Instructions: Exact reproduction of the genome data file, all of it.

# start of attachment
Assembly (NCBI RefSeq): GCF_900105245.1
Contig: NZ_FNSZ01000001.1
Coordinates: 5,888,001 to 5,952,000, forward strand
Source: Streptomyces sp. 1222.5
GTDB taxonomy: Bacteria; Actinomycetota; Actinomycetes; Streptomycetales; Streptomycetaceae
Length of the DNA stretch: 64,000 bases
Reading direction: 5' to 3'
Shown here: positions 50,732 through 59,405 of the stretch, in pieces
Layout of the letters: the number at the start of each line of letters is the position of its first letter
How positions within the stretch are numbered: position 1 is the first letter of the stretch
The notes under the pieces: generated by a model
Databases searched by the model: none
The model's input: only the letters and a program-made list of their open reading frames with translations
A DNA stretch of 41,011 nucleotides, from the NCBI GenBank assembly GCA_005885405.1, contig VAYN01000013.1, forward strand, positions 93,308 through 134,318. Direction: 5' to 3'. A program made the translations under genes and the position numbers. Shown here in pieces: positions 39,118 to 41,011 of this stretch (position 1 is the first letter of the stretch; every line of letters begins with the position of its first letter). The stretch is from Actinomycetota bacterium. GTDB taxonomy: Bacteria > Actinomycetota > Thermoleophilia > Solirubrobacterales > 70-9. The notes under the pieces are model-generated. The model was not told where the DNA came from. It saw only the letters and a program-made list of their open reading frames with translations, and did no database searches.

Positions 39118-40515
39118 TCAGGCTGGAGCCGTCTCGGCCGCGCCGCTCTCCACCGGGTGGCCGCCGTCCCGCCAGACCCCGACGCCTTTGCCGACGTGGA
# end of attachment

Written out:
Assembly (NCBI RefSeq): GCF_900105245.1
Contig: NZ_FNSZ01000001.1
Coordinates: 5,888,001 to 5,952,000, forward strand
Source: Streptomyces sp. 1222.5
GTDB taxonomy: Bacteria; Actinomycetota; Actinomycetes; Streptomycetales; Streptomycetaceae
Length of the DNA stretch: 64,000 bases
Reading direction: 5' to 3'
Shown here: positions 50,732 through 59,405 of the stretch, in pieces
Layout of the letters: the number at the start of each line of letters is the position of its first letter
How positions within the stretch are numbered: position 1 is the first letter of the stretch
The notes under the pieces: generated by a model
Databases searched by the model: none
The model's input: only the letters and a program-made list of their open reading frames with translations
A DNA stretch of 41,011 nucleotides, from the NCBI GenBank assembly GCA_005885405.1, contig VAYN01000013.1, forward strand, positions 93,308 through 134,318. Direction: 5' to 3'. A program made the translations under genes and the position numbers. Shown here in pieces: positions 39,118 to 41,011 of this stretch (position 1 is the first letter of the stretch; every line of letters begins with the position of its first letter). The stretch is from Actinomycetota bacterium. GTDB taxonomy: Bacteria > Actinomycetota > Thermoleophilia > Solirubrobacterales > 70-9. The notes under the pieces are model-generated. The model was not told where the DNA came from. It saw only the letters and a program-made list of their open reading frames with translations, and did no database searches.

Positions 39118-40515
39118 TCAGGCTGGAGCCGTCTCGGCCGCGCCGCTCTCCACCGGGTGGCCGCCGTCCCGCCAGACCCCGACGCCTTTGCCGACGTGGA